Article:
Kale martini and foie gras martini: Just because they're served in martini glasses doesn't make them martinis.
Can I Interest You in a Kale Martini? No? How About a Foie Gras Martini?
Brow Beat
Slate's Culture Blog
April 4 2014 6:36 PM

This Week in Vile-Sounding “Martinis”

Does this look like gin or vermouth to you?

Photo by FREDERIC J. BROWN/AFP/Getty Images

As the afternoon winds down, you may be trying to decide whether to toast the end of the workweek with beer, wine, or spirits. Can I interest you in a kale or foie gras martini instead? These are real concoctions served at upscale restaurants in populous American cities, and the food media shone a spotlight on both this week.

At New York’s new Chalk Point Kitchen, helmed by a Michelin-starred chef, bartender William Bastian is mixing “cucumber, celery, lime, lemon, and kale juices (pressed in-house) with ginger beer and apple vodka,” according to Grub Street. In a photo, the $13 cocktail looks like something Poison Ivy might drink and is garnished with a lemon half-wheel.


In Las Vegas, Eater reminded us on Wednesday, Andre’s, one of the restaurants in the Monte Carlo, serves a sludgy-looking emulsification of “Grade A foie gras, vodka, brandy, clover honey and Tahitian vanilla bean.” “This very popular martini at Andre Rochat's restaurant sells for $18,” writes the food blog’s Susan Stapleton.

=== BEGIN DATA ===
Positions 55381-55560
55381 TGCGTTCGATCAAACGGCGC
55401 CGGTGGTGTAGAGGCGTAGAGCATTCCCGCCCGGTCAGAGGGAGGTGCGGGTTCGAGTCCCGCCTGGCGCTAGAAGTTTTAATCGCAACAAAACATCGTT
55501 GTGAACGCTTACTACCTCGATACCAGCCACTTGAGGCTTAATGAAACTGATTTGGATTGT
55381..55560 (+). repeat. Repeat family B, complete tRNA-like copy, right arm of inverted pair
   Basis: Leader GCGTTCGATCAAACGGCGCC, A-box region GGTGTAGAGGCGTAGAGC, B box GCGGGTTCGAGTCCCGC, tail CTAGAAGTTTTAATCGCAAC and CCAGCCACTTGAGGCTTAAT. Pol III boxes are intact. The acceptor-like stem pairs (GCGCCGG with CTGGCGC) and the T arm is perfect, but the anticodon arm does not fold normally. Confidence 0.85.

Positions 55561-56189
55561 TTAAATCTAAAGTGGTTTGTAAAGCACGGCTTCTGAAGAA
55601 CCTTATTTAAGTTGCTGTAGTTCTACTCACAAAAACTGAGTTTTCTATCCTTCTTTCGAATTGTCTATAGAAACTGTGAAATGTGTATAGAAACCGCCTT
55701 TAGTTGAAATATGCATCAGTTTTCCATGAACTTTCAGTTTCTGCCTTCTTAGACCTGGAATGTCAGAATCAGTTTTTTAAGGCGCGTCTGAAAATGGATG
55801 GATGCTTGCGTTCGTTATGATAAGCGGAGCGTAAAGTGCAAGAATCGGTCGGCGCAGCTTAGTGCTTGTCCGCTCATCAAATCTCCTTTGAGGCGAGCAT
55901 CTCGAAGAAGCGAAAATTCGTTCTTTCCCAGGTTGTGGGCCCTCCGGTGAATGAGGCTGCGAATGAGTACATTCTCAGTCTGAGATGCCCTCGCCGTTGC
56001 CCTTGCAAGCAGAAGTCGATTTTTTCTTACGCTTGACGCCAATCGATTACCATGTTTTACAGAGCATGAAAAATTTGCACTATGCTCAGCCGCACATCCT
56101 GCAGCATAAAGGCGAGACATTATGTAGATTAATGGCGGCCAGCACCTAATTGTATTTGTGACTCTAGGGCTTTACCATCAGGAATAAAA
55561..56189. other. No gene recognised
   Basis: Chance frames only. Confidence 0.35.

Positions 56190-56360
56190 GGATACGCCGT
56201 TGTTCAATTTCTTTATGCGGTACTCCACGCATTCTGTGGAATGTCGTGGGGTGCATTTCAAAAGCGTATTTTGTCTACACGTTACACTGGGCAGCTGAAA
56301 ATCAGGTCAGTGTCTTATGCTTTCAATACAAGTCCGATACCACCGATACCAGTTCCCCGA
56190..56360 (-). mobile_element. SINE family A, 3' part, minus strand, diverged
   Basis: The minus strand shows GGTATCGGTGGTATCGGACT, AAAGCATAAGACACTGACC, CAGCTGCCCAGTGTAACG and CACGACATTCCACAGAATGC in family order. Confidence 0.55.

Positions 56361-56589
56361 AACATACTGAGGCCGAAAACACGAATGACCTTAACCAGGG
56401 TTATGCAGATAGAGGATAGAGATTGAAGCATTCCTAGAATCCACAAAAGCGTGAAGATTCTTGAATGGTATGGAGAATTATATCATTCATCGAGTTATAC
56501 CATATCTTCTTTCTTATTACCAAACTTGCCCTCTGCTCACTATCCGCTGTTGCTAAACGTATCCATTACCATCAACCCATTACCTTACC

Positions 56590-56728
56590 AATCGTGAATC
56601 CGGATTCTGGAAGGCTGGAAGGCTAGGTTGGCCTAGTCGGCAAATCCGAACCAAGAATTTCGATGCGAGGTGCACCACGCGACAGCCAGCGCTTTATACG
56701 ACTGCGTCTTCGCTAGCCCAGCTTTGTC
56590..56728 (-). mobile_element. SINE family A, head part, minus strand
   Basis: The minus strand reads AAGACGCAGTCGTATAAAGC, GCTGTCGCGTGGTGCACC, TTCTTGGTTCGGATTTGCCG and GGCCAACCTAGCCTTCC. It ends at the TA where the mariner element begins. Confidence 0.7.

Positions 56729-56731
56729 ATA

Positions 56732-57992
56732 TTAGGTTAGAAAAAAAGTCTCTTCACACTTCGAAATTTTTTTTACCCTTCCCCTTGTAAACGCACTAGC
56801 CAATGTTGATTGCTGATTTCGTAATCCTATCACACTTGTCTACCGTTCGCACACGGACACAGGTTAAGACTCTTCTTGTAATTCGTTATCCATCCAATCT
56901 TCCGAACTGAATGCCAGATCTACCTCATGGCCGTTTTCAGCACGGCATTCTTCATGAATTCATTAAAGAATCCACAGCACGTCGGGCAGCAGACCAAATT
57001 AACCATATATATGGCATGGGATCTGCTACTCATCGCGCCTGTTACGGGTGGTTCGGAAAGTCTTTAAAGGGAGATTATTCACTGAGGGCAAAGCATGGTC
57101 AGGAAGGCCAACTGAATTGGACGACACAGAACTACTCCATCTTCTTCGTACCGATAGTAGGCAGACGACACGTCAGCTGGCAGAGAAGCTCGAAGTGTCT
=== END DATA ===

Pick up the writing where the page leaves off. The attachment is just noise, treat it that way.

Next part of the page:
I am all for creative mixology, and I am aware that kale and foie gras are both delicious ingredients, but I must say that hearing about these cocktails sets my teeth on edge. Just because a libation is served in a martini glass doesn’t mean it’s a martini. And I know I’m not alone in saying that I would much rather drink a real martini—perhaps one of the contestants of Slate’s Martini Madness tournament—with kale chips or foie gras on the side. Whatever your poison is, cheers.

L.V. Anderson is a Slate associate editor. 

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